Legal opinions serve as foundational elements of every aspect of asset management – for intellectual property, the mother of all IP transactions. They clarify what exactly the asset is, what is its scope, who is its owner, and what restrictions apply to it – the cornerstone for building an IP strategy. Moreover, IP assets in particular are strengthened by such clarification due to the fact that intellectual property as an intangible asset leaves a lot of room for interpretation. Carving out one’s stake of exclusivity from the white space of the public domain is critical to being able to enforce such IP rights legally, and ensure smooth sailing ahead.
Such opinions are interconnected with many other parts of the process of securing and monetizing IP rights – from performing a trademark and patent search, due diligence, portfolio valuation, and risk assessment to proactive IP management, advisory guidance, competitive intelligence, IP finance, and strategic patent-pool structuring. Intellectual property firms specialize in such activities.
In most opinion engagements, a search report – resulting from performing patent analysis of closely-related references – serves as the basis for the opinion. For patentability opinions, a patentability search report details prior-art references in the field of a given invention both in the patent and non-patent literature in the public domain. Sketching the borders of the invention is the role of the search report; determining the metes and bounds of invention is the domain of the opinion.
For validity opinions, a validity search report is used as the basis for assessing the validity of patent rights. Many aspects are considered in such an assessment including ownership and the details of the prosecution history (commonly referred to as the file wrapper). These aspects are also factored into the other types of legal opinions outlined below.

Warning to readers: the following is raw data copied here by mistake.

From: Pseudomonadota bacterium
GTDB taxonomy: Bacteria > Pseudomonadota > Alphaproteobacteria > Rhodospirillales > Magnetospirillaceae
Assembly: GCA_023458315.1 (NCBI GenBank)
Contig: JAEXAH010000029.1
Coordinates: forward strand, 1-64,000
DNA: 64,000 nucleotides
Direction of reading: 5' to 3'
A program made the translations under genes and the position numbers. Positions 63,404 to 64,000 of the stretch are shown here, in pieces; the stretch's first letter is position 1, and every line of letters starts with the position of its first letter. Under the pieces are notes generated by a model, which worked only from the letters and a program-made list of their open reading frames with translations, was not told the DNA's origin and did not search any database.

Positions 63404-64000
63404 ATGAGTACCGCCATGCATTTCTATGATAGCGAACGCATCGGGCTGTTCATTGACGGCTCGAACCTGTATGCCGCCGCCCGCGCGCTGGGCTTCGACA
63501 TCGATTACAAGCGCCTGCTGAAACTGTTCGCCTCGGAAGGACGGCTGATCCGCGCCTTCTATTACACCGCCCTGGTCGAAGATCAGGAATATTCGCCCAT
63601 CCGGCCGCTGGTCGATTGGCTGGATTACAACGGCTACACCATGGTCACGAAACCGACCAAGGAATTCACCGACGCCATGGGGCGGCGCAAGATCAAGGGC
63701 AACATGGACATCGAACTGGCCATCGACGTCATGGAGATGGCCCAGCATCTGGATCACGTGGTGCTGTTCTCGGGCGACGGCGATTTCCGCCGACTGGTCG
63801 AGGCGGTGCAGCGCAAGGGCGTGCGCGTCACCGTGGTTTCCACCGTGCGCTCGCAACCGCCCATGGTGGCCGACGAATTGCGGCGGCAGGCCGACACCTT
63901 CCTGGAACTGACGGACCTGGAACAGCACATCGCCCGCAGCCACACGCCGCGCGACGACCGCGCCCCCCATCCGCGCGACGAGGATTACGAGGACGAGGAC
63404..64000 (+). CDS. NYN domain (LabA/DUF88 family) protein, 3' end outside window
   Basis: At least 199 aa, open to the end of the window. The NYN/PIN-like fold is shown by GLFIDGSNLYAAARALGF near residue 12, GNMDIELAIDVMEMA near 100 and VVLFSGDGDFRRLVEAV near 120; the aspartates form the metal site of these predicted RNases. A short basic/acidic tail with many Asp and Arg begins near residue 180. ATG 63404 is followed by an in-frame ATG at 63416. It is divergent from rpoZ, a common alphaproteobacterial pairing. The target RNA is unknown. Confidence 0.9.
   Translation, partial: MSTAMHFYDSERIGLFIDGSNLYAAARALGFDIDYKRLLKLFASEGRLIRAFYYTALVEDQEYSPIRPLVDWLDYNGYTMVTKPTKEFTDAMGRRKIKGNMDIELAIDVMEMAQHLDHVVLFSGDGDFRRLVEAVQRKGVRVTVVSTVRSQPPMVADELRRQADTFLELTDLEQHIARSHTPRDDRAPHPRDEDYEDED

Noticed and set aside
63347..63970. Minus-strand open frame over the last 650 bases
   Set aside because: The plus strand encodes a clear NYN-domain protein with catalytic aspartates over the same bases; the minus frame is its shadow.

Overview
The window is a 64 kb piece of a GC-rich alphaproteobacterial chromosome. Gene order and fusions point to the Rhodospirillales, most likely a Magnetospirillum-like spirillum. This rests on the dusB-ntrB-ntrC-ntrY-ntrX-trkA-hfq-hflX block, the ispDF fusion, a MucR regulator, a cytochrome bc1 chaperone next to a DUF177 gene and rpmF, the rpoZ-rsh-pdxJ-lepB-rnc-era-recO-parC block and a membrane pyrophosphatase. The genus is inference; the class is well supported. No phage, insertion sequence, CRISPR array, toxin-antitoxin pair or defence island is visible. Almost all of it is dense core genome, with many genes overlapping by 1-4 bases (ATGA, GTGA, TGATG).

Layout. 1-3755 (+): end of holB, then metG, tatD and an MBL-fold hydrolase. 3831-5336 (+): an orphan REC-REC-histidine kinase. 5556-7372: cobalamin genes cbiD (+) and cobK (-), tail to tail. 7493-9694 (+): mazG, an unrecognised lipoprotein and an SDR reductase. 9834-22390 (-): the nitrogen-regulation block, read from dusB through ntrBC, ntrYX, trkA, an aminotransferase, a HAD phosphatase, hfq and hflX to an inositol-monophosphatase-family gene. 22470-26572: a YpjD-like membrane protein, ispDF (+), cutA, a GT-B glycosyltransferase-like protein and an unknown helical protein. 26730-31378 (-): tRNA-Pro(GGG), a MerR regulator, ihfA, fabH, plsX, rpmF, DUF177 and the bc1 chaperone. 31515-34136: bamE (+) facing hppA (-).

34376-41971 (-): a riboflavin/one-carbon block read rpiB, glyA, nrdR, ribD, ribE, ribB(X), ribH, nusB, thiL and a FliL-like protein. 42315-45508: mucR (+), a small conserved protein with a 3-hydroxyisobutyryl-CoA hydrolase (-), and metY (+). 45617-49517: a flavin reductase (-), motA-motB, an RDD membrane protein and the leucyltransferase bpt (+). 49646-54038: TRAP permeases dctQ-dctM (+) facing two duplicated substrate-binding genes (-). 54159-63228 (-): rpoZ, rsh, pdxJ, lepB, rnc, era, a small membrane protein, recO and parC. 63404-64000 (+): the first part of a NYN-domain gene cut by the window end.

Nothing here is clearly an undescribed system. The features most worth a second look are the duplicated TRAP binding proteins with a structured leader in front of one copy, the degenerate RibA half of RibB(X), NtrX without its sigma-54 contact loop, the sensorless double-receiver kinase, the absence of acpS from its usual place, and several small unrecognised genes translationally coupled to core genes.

For FTO opinions, a freedom-to-operate search report reflects the state of the art in a technical field specifically related to a given invention. The FTO opinion, produced from the patent analysis, identifies the elements of similarity and differentiation to determine the extent of a client’s freedom to operate a product or invention, clarifying the future options of the IP strategy.
An infringement opinion involves a process akin to the “reverse” of an FTO-opinion investigation. In such an engagement, instead of a search report, a client typically provides information regarding an alleged infringing product(s) which is then assessed through patent analysis in the context of the client’s enforceable IP rights, particularly the scope of the claims in the client’s patent portfolio and IP strategy.
Beyond these, other types of opinions can include trademark-infringement assessments, copyright-infringement assessments, and expert opinions. Such opinions can be extremely valuable in the case of a later legal dispute, providing protection from trebling of any claimed damages. In addition, such legal opinions can serve as strategic positioning points when drafting licensing agreements such as an EULA (end-user licensing agreement).
FlashPoint IP, a leader among intellectual property firms, endeavors in this regard to provide an enlightened perspective for its clients to move forward with business ventures with the assurance of being well-informed. FPIP strives to implement these diverse issues into a unified framework, using patent analysis in a business context. Our engagement managers are adept at synthesizing the many facets needed to create a winning formula for your IP. Contact us to discuss your options regarding IP strategy and positioning, and how best to advance your business interests.